• Impact noise (footsteps, doors closing)
    • Cooker or microwave humming
    • Washing machine or other appliances in operation

You will want to look at the next section as a way of surveying the noise and the path to tackling certain noise issues


How soundproofing works

Soundproofing works through the physical properties of mass, spring/suspension and absorption, which means that the best acoustic system would have;


A heavy weight to reflect the sound (Mass)

An element of elasticity, spring or (Separation)

 Absorption quality in all adjacent cavities (Absorption)


When reviewing soundproofing, it is important to note that noise issues are never completely blocked, the best reduction is when the noise issues reach a background noise level, this is as sound travels in multiple directions and through different parts of your building (see flanking below). You can find a more in-depth discussion on our Science of Soundproofing page, there is also a very handy dB graph here of different noise levels.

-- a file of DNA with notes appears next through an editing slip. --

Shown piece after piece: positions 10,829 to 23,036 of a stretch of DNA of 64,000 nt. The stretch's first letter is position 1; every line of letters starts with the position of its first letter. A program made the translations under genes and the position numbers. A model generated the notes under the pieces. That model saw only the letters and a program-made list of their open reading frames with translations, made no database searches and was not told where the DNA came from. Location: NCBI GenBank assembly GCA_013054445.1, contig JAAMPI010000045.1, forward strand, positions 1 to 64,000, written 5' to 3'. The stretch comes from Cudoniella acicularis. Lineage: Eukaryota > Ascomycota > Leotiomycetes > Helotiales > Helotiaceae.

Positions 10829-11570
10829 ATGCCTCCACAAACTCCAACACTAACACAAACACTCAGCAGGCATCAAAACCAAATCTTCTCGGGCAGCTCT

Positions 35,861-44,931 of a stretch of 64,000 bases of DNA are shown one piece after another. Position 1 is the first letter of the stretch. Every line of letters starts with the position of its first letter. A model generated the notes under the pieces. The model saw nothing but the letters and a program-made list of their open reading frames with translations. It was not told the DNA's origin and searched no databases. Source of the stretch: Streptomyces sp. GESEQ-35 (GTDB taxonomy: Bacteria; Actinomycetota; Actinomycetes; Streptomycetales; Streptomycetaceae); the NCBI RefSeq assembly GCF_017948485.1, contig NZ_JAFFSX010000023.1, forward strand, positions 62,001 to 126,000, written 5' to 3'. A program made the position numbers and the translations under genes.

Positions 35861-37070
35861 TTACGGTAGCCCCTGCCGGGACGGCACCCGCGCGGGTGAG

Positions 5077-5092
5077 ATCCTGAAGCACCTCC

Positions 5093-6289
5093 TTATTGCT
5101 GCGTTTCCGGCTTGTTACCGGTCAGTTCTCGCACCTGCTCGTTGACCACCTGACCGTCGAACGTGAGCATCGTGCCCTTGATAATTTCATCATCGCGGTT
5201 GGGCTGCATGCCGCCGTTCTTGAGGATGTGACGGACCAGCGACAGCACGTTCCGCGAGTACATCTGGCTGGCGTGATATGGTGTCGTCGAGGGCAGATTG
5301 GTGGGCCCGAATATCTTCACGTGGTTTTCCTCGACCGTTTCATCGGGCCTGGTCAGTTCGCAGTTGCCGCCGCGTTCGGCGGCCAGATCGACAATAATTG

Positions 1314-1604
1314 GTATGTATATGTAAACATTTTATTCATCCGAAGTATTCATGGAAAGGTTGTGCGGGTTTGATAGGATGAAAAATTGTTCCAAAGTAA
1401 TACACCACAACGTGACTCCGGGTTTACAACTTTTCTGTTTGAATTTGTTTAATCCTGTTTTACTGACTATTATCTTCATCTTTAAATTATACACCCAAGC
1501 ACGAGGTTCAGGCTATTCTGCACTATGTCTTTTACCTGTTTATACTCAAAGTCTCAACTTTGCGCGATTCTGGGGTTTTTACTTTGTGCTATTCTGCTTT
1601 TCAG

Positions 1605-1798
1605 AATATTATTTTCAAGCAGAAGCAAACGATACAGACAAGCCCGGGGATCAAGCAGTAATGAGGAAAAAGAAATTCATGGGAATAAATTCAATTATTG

When looking at your soundproofing options, you will often see acoustic results which should always be displayed with an acoustic system in place. An acoustic system would always include the partition, this being a chipboard flooring or other, concrete flooring and potentially acoustic flooring systems in place above and the ceiling soundproofing materials in place - you would not have testing results on an individual product.

One example we come across is direct board options in the region of 45-50dB, please note that this will include the partition - where a concrete floor for example may be 50-60dB of airborne reduction, and the board potentially 5-10dB airborne reduction. Impact noise may be reduced at floor level also, it is worth checking to see if these are in place. We display wherever possible our breakdown of partitions in our performance data.